The Japanese prime minister, Fumio Kishida, has pledged $30 billion (€30.1 billion) over three years in an apparent effort to counter China’s rising influence on the continent.
This followed Beijing’s plan to increase its influence in Africa with major investments as observers raised concerns about the long-term sustainability of some African nations’ borrowing from China.
Kashida disclosed this while addressing the conference by live video in Tunisia after a recent positive COVID-19 test.
In his address, he vowed, “Japan will invest both public and private funds worth $30 billion over the next three years” across the continent.
The prime minister said the funding “includes up to $1 billion in a new special quota to be established by Japan to promote debt consolidation reforms.”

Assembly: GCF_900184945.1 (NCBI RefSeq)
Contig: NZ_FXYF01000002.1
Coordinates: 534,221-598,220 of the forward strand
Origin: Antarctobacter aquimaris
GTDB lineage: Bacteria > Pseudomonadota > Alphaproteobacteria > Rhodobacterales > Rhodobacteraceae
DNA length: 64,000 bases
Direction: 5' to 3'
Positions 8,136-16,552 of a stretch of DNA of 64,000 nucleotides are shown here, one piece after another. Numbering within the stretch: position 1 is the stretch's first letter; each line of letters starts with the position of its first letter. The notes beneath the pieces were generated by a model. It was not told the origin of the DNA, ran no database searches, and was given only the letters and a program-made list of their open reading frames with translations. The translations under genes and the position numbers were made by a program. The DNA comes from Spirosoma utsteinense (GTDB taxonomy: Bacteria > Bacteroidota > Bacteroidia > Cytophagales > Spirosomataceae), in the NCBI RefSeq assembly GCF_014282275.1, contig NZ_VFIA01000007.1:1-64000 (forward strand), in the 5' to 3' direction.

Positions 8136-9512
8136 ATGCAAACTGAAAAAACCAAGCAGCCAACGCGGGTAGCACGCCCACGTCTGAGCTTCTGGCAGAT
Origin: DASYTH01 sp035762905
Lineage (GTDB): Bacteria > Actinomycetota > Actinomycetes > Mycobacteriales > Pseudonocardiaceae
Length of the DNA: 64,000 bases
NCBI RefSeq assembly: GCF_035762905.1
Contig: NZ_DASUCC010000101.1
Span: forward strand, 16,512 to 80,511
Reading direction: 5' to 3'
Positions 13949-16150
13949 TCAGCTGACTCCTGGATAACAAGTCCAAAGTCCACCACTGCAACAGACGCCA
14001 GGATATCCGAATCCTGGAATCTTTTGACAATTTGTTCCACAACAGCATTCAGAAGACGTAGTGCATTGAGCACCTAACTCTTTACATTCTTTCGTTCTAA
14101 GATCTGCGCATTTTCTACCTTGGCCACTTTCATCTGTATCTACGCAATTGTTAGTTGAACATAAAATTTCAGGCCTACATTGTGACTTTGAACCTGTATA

Kishida said Tokyo was prepared to finance up to $5 billion alongside the African Development Bank.
Of the funds, $300 million will co-finance the African Development Bank to boost food production as global supplies of grain and wheat fall well short of demand due to the war in Ukraine.
Another $100 million was earmarked for the host country, Tunisia, to mitigate the impacts of the pandemic.
Kishida also spoke of the need to protect the rules-based international order after Russia’s invasion of Ukraine.
Tunisian President Kais Saied hailed Japan’s history of providing development aid. “The world cannot continue as it was,” Saied said. “With all its wealth and assets, Africa cannot watch its people live through poverty.”